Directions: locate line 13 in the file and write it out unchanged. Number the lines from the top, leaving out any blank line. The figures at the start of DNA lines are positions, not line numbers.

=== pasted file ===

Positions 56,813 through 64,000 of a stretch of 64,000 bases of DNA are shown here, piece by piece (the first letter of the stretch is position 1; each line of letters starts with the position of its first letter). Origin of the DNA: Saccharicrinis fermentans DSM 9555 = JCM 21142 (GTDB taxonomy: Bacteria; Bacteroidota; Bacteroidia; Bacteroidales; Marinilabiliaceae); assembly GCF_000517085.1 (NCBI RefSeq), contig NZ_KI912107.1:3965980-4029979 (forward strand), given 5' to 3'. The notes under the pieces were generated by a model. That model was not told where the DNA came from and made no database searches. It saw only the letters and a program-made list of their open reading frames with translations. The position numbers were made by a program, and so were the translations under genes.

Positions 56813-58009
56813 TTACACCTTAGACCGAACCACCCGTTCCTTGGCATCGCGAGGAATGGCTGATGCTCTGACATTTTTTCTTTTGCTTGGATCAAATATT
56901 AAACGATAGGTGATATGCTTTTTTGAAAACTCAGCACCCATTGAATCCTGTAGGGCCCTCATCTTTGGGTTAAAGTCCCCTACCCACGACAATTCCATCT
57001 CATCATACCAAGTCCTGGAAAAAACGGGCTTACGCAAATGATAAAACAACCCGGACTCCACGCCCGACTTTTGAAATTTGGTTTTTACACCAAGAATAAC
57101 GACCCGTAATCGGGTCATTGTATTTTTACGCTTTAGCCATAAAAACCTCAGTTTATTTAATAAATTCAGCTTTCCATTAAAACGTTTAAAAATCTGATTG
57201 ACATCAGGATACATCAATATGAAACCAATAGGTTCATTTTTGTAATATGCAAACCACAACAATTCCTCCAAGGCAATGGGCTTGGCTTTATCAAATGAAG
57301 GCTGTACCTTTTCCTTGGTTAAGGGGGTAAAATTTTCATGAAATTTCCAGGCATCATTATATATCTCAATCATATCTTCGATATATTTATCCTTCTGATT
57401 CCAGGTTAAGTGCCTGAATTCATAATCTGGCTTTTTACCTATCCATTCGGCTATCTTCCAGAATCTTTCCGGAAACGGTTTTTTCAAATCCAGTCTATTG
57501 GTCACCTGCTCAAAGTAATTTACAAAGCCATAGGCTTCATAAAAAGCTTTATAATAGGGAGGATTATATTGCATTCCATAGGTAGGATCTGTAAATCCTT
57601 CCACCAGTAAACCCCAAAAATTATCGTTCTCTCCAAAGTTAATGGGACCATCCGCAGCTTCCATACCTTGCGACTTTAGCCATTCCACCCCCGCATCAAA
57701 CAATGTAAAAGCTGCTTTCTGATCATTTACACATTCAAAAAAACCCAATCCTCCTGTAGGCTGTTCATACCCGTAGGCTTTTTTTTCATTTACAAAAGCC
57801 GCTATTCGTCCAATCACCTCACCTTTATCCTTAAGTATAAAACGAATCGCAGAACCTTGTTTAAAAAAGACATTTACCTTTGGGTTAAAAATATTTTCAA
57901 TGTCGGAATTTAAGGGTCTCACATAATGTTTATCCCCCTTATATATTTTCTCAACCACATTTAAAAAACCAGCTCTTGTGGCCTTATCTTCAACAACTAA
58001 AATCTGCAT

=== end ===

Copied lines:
57801 GCTATTCGTCCAATCACCTCACCTTTATCCTTAAGTATAAAACGAATCGCAGAACCTTGTTTAAAAAAGACATTTACCTTTGGGTTAAAAATATTTTCAA